With the substrate prepped, the crew was able to move onto the UrePrime 1305. They wore steel-toed boots, gloves, hardhats, safety glasses, and half-face respirators with 3M cartridges while they installed an average of 5 mils (127.0 microns) of the urethane primer using spray, brush, and roller techniques. All layers of the liquid-applied coating system were applied across the floor and about 6 inches (15.2 cm) up the walls.

Because the crew members had to work around the coal conveyors that ran almost the entire length of each room, they had to coordinate with the owner’s rep at the facility to have the conveyors turned off for short periods of time. When the conveyor belts were on, which was most of the time, the crew worked very carefully around the potentially dangerous equipment to prepare the equipment and substrate.

Coaled Fusion

Time was crucial for the next step in the coating system. The crew applied an average of 90 mils (2,286.0 microns) using rented plural-component spray equipment: Graco’s NXT Xtreme 1:1 Reactor Skid with a Fusion gun. “We utilize daily toolbox talks and implement Jobsite Safety Analysis forms on all projects,” Strupp explained of the CUI crew, which also uses online resources for safety training.

“When utilizing a plural-component pump for application of coating materials, I would recommend having plenty of workers on hand for handling the hose lines and running the pump. Once the trigger is pulled, you can’t necessarily stop to make adjustments to anything; you must keep moving,” Strupp said. The crew applied this layer of the system by “flooding” areas where steel beams or holes came through the substrate. In areas with larger gaps, they used foam backer rods prior to applying the GeoTek 4950 polyurea. That helped keep the polyurea from flowing into the rooms below the work area and saved on material. “This solution for the owner’s problem came from Creative Polymers of St. Louis, Missouri, who wrote the specification and provided onsite technical support throughout the project,” Strupp explained.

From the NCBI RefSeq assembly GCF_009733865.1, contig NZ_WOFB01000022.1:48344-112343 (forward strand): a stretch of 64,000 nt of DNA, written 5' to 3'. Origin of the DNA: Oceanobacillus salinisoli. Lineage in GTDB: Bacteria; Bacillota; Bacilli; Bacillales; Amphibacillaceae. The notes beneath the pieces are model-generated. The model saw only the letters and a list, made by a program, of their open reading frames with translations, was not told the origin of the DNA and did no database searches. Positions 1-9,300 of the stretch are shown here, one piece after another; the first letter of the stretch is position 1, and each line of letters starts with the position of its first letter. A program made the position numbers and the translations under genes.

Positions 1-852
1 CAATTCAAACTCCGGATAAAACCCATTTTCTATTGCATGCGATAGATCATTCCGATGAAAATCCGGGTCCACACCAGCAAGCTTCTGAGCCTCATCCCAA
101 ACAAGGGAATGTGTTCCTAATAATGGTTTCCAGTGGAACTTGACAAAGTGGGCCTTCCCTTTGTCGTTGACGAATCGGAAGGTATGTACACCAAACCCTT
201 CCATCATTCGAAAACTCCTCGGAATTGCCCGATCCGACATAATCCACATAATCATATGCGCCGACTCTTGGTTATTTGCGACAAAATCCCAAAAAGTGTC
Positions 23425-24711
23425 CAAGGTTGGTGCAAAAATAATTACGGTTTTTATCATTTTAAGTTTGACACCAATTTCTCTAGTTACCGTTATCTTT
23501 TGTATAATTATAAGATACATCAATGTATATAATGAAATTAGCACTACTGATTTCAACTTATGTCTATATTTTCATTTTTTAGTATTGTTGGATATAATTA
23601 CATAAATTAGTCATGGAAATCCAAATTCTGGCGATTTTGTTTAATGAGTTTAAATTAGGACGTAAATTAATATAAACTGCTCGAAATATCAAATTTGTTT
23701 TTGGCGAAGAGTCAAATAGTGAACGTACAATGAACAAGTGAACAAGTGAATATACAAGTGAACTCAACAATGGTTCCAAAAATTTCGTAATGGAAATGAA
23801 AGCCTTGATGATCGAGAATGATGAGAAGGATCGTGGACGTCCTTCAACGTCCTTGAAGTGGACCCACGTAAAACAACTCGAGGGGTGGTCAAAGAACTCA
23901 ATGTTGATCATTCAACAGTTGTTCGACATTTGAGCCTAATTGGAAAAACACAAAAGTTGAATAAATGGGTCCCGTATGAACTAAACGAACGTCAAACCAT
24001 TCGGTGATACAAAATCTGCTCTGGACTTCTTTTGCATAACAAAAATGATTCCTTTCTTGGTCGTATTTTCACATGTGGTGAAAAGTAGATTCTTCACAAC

On top of the polyurea, the crew applied a total of approximately 15 mils (381.0 microns) of 2505 polyurethane finish in two coats with Graco’s Bulldog/King 45:1 Pump, also used with the primer. Into the first coat of this epoxy material, they broadcast coal slag by hand to any areas that would have foot traffic.

The crew cleaned up excess slag with brooms, shovels, and compressed air. “CUI had a vecloader/industrial vacuum cleaner at ground level connected to an 8-inch [20.3 cm] plant pipe. The crew would shovel the spent abrasive into the pipe at the work level, and it would fall to ground level and be sucked through the vecloader into a 30-yard [27.4 m] Dumpster,” Strupp explained. The crew applied the second coat of 2505 polyurethane finish and tested the thickness.

Time to Test!

“Creative Polymers had to monitor the project extensively, providing the owner with inspections and sign offs due to the incredibly dusty conditions and potential inter-coat adhesion possibilities,” explained Jeff Jarboe of Creative Polymers.

Another test was used once the crew had pulled off the termination tape. The client hosed down the entire area and went back in to see if there was water dripping down below. “The water test worked well and exposed only a few areas that needed to be touched up,” Strupp said. A two-person crew from CUI plugged any areas with either caulking or the polyurea material. Once they cleaned out the pumps with solvent, they were able to put a full stop on the end of the month-long project.

According to Strupp, this was not only a success for the client but also for his crew. “The entire project team impressed me, as this was far from a routine application,” Strupp said. “One of the difficulties in such a large facility of this type is just that: the size of the facility,” explained Strupp. But the crew from Coatings Unlimited Inc. prevailed.